We’re All Broken

“Brokenness” language seems to have become common among followers of Jesus today to describe the human condition. “We’re all broken”, numerous songs declare, or “I was broken, but Jesus made me whole”, or similar.

As an attempt to move beyond Christianese and find a new way to communicate the Biblical truth that “all have sinned and fallen short of the glory of God”, I’ll grant that something needed to happen. “Broken” may be a more accessible image than “sinful” for people who don’t really understand the word “sin” at all (and often think it means “sex”. Or only “big” things like murder).

If saying “everyone has sinned” has become meaningless to our listeners, then certainly we need to find another way of getting that idea across.

And the modern generation seems to have settled on “broken” as the primary metaphor.

It’s got a lot of things to recommend it, but it’s got some problems as well, and while I’m not suggesting we axe it from our vocabulary, I am suggesting that maybe making it our sole way of describing human sinfulness is not as helpful as all that.

Firstly, though, the good.

“We’re all broken” is, as I’ve said, often more easily understood than “we’re all sinners”. “Sinners” is a church word that people in general don’t understand or have a meaning for. Depending on who you ask, you’ll get various answers according to whatever the current Christian social bugbears are. Homosexual people. Abortionists. Liberals. People having sex. It’s a word of condemnation and the way some people claiming the name of Christ have thrown it around as an all-purpose accusation for anyone who disagrees with them has shorn it of its actual meaning.

“Broken” is better than this. It comes with a meaningful image – we’re flawed, imperfect, in need of repair. The fact that it conjures up an image does aid in communication.

Saying “we’re all broken” may also be perceived as less hostile than “we’re all sinners”. A common complaint of people who are not part of a church is that “Christains are always hostile and telling me I’m a sinner”. And we want to reach people and be heard, not rejected outright. There are ways to communicate the idea that we’ve all done wrong things and failed to do right ones without saying “You miserable sinner!”. If “We’re all broken” communicates this to the person you’re talking with, without getting you dismissed out of hand as another Christian hypocrite, you should by all means use that language.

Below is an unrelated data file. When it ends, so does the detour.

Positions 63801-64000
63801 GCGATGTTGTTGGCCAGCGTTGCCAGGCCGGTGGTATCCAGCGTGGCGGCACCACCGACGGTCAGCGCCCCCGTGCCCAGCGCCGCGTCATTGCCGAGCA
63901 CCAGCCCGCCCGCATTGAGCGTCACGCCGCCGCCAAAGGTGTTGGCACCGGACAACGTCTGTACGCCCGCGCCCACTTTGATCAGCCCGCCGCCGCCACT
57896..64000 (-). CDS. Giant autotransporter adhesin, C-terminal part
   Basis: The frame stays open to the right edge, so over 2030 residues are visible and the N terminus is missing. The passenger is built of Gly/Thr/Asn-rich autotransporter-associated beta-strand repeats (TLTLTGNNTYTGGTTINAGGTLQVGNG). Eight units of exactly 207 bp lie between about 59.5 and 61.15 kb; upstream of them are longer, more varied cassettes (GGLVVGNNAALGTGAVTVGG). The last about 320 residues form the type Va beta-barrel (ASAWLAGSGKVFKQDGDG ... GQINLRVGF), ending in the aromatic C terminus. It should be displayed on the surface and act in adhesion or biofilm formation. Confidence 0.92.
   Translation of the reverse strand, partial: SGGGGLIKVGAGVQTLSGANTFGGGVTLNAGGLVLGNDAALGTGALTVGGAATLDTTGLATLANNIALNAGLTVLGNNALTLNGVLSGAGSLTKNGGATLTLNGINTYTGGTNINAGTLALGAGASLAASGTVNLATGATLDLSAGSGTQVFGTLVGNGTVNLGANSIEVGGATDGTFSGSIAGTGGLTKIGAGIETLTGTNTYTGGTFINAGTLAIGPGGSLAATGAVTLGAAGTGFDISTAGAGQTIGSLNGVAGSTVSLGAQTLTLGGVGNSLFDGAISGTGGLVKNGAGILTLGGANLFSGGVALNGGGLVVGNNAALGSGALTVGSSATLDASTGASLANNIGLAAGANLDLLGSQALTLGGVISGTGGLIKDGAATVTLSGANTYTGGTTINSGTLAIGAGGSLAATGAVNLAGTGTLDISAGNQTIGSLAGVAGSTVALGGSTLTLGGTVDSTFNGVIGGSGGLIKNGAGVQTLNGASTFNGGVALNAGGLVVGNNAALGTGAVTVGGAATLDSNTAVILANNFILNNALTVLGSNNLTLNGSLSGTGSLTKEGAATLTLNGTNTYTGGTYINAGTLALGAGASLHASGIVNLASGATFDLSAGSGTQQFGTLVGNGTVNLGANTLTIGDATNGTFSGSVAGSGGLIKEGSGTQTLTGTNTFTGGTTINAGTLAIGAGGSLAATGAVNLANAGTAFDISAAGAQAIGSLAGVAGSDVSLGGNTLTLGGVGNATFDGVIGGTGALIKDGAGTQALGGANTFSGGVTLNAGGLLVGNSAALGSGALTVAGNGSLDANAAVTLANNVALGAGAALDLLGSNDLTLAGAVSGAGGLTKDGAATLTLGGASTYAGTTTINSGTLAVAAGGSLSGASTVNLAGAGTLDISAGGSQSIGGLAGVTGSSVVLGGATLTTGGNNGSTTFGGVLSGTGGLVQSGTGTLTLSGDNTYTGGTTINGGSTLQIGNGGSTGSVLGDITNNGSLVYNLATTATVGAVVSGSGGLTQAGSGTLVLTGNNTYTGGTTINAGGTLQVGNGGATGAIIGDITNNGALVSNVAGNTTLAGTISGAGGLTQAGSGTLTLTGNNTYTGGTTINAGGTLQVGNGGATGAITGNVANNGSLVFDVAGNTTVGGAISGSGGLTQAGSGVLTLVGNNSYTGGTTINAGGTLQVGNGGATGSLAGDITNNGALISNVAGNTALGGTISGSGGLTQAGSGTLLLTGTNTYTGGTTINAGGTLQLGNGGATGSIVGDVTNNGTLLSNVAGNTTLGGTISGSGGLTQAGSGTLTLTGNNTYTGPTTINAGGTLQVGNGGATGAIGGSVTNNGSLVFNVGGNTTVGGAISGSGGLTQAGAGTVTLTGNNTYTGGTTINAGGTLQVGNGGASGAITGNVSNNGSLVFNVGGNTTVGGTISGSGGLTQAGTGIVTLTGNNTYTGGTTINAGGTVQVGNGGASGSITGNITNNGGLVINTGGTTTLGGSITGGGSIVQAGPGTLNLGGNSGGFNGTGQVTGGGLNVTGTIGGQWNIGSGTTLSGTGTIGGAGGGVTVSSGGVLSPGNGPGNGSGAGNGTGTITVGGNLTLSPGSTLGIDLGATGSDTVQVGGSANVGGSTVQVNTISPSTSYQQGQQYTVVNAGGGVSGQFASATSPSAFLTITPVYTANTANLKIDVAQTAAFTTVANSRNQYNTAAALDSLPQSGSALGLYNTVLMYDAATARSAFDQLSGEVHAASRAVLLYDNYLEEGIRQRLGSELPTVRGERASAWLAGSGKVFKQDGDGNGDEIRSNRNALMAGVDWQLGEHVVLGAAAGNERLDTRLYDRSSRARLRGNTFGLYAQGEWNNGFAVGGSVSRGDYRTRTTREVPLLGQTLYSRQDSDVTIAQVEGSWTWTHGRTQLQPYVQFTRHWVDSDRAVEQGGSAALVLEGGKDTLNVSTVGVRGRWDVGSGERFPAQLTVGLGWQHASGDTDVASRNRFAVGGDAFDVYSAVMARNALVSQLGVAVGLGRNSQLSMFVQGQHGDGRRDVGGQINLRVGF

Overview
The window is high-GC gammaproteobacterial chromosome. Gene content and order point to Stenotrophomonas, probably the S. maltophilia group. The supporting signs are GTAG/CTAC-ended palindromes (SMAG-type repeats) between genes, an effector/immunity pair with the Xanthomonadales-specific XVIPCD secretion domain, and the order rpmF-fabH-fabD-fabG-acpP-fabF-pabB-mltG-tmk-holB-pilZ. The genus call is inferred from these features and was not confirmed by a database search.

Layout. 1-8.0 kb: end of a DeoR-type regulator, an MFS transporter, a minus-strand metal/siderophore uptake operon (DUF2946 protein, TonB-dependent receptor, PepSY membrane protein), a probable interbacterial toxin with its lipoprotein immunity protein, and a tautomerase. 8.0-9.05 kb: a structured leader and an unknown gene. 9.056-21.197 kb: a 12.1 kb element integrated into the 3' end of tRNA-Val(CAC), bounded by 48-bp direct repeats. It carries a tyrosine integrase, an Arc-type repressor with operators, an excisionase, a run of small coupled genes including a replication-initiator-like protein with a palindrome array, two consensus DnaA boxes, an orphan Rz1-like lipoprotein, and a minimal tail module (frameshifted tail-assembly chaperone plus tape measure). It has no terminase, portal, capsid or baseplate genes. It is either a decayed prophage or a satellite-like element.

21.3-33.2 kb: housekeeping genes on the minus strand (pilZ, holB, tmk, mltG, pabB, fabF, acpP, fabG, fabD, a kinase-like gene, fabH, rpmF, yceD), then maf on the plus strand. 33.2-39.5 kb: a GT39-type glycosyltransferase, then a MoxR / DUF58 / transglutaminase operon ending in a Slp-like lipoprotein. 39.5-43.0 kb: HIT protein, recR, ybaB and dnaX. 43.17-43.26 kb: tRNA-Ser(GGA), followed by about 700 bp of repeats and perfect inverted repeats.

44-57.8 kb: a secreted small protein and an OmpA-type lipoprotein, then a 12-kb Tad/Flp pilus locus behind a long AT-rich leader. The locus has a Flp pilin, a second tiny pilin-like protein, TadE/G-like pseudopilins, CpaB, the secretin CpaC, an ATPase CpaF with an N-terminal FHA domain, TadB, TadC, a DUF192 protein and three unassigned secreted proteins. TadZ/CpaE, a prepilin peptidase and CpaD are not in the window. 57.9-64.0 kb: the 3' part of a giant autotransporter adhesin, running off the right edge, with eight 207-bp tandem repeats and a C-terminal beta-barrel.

Then, too, “We’re all broken” places us all on the same side. Christians have often given the impression that “we are the good guys, you people out there are the bad guys”. Us against them. You need salvation, you horrible sinners, but we Christians are just fine as we are.

This hasn’t ever been true, and “We’re all broken” is, paradoxically, an attempt to fix this. We’re aware that we all need rescuing from the desire we all have to do the wrong and not do the right. We’re all in need of forgiveness, restored relationships with God and other people, power to beat our addictions, an end to our habit of using other people for what we can get out of them.

“We’re all broken” is an attempt to find an image that communicates the idea that Christians are no different from anyone else in our need of the rescuing and restoration that only God can do.

But when we use imagery, we do need to be careful that the image produced in people’s minds is the one we want. That’s the power and the danger of metaphorical and image-rich language. It can communicate powerfully, but may have unintended connotations.

In this case, part of the problem is that we are no longer a society that repairs very much. If something is broken, we’re apt to throw it away and get a new one rather than repair it. And while technically this is sort of like what God does (“I will take away your hearts of stone and give you hearts of flesh” etc), the idea that God is going to throw us away because of our sin is not the one we want to be communicating.